The PAWS for Veterans Therapy Act means more veterans with symptoms of traumatic stress can get specially trained service dogs.
Kaiser Health News, Cost & Quality Blog
Listen to a journalist's first-person horror story on shopping for health insurance — and learn how to avoid the pitfalls.
Just as Uber Eats and Grubhub revolutionized food delivery, Black tech entrepreneurs want to change the way patients connect with doctors. They are using technology to match people of color with culturally competent professionals and the transportation they need to get to them.
The Health and Human Services secretary says the administration has heard complaints from doctors and hospitals about the rules it unveiled for implementing the law to end surprise medical bills. But he says providers who have exploited a complicated system to charge exorbitant rates will have to bear their share of the cost — or close.
Health care — and how much it costs — is scary. But knowledge is power. Take a master class in winning insurance appeals. In the case of Matthew Lientz, taking on his insurance also meant going up against his employer.
You probably won’t be testing everyone at your Thanksgiving table for covid because the tests are expensive and hard to find. Why? The federal government is partly to blame.
With few options for health care in their rural community, a Tennessee couple’s experience with one outrageous bill could have led to a deadly decision the next time they needed help.
Federal health officials appear poised to extend a recommendation for covid boosters to all adults, following moves by some governors and mayors to broaden the eligible booster pool as caseloads rise. Meanwhile, the Food and Drug Administration finally has a nominee to head the agency: former FDA chief Robert Califf. And Medicare premiums for consumers will likely rise substantially in 2022, partly due to the approval of a controversial drug to treat Alzheimer’s disease. Tami Luhby of CNN, Sarah Karlin-Smith of the Pink Sheet and Rachel Cohrs of Stat join KHN’s Julie Rovner to discuss these issues and more. Also this week, Rovner interviews Dan Weissmann, host of the “An Arm and a Leg” podcast.
Although it’s possible to buy travel insurance that provides some health coverage, the devil is in the fine print. Obama-era laws that prevent refusal of payment for preexisting conditions don’t apply to travel insurance.
Politicians and many health experts have done their best to see the glass half-full in the plan put forward by congressional Democrats and the president. But it’s “a far cry” from what other nations do to rein in drug prices, and polls show most voters demand more protection.
Grandes farmacéuticas y hospitales pelean por los descuentos en medicamentos, y los pacientes pierden millones en beneficios
Fabricantes de medicamentos se niegan a ofrecer descuentos a miles de farmacias contratadas por los hospitales, diciendo que el programa ha crecido más allá de su uso previsto.
The number of pharmacies dispensing 340B discounted drugs soared to more than 31,000 this year. Drugmakers struck back by halting some discounts. Hospitals say they are losing millions of dollars — and cutting back services to patients — as a result.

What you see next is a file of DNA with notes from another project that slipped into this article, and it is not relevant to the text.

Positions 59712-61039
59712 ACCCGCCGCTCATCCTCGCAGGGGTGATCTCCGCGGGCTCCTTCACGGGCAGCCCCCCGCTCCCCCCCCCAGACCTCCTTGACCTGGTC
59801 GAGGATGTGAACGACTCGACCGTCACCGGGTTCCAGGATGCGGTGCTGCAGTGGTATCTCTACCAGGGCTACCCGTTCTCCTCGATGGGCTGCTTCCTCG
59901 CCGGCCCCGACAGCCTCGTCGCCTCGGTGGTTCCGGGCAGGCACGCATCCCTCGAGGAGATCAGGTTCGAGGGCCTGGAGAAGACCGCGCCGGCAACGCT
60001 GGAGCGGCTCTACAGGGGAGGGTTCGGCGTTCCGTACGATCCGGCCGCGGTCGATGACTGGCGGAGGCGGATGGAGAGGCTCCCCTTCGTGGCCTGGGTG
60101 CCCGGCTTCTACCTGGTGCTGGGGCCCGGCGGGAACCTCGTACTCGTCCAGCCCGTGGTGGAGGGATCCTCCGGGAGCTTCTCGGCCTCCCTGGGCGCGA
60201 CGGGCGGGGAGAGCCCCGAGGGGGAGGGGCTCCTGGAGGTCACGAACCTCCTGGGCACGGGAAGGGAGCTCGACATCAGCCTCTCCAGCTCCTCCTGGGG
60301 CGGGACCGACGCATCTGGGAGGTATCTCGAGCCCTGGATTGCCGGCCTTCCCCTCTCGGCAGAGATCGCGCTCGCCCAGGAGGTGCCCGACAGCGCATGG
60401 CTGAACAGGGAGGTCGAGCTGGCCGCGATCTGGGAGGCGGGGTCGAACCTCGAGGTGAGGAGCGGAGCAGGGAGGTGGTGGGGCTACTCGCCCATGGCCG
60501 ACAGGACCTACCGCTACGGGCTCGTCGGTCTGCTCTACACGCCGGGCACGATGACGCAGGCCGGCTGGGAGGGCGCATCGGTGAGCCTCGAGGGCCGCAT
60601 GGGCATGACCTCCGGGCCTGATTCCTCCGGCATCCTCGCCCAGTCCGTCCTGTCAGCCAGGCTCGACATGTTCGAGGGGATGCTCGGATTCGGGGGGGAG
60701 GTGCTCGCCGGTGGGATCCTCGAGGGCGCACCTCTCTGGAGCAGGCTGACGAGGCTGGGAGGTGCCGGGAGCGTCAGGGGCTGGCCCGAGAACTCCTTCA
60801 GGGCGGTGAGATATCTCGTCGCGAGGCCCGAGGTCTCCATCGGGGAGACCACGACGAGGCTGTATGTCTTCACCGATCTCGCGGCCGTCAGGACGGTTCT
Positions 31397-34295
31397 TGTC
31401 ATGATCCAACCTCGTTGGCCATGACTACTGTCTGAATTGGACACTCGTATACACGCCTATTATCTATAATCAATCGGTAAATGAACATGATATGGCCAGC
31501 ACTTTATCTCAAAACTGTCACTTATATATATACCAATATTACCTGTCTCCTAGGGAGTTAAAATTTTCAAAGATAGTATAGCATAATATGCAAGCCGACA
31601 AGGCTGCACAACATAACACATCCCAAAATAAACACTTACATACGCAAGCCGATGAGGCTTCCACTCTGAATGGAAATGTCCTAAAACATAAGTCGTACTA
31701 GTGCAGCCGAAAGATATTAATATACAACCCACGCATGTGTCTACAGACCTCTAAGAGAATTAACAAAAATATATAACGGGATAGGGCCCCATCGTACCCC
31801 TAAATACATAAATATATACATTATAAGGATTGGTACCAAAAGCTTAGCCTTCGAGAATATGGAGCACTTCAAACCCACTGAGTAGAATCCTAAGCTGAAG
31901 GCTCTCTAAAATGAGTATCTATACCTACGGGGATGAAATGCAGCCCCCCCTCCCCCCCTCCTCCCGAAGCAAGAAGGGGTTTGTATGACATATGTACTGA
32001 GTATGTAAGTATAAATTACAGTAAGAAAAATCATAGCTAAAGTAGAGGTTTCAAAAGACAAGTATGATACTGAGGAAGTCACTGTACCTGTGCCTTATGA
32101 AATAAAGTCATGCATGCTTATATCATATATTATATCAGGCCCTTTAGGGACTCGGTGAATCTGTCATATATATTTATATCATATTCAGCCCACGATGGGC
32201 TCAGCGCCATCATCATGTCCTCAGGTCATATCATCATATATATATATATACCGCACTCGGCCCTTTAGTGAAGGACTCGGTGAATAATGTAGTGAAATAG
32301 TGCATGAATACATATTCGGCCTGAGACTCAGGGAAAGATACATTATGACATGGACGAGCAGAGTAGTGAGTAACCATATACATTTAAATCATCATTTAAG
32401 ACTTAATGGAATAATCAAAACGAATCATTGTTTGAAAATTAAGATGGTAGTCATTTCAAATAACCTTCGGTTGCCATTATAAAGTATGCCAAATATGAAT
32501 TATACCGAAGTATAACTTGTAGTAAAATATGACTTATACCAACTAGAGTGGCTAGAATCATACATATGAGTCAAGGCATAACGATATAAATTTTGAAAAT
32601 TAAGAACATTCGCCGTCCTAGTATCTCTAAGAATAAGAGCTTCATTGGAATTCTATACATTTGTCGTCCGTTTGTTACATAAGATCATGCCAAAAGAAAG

Una ley de California firmada por el gobernador Gavin Newsom en octubre puede ayudar a clasificar una maraña de facturas médicas para entender qué cubre el plan de salud y cuándo comenzará la cobertura.
Las farmacias de las esquinas, que alguna vez estuvieron tanto en las grandes ciudades como en los pueblos rurales, están desapareciendo de muchas áreas del país, dejando a unos 41 millones de estadounidenses en lo que se conoce como “desiertos de farmacias”, sin fácil acceso a las farmacias.
A new California law requires health insurance companies to notify consumers how much remains on their deductibles and how close they are to their annual out-of-pocket spending limits.
More than 1,000 independent rural pharmacies have closed since 2003, leaving 630 communities with no retail drugstore. As 41 million people stuck in pharmacy deserts make do, the remaining drugstores struggle to survive.
Congress is making slow progress toward completing its ambitious social spending bill, although its Thanksgiving deadline looks optimistic. Meanwhile, a new survey finds the average cost of an employer-provided family plan has risen to more than $22,000. That’s about the cost of a new Toyota Corolla. Alice Miranda Ollstein of Politico, Anna Edney of Bloomberg News and Rebecca Adams of CQ Roll Call join KHN’s Julie Rovner to discuss these issues and more. Also this week, Rovner interviews Rebecca Love, a nurse academic and entrepreneur, about the impending crisis in nursing.
Some insurers pocketed ‘eye-popping’ overpayments, billing records show.
Many job-based health plans broadened their mental health and substance use coverage to make sure workers had the support they needed this year as pandemic stress lingered, the annual KFF survey finds. Also, the proportion of employers offering health insurance to their workers remained steady, and increases for premiums and out-of-pocket health expenses were moderate.
Kids who need a hormone-blocking drug to delay puberty have lost an off-label option. The nearly identical drug the company still sells costs eight times more.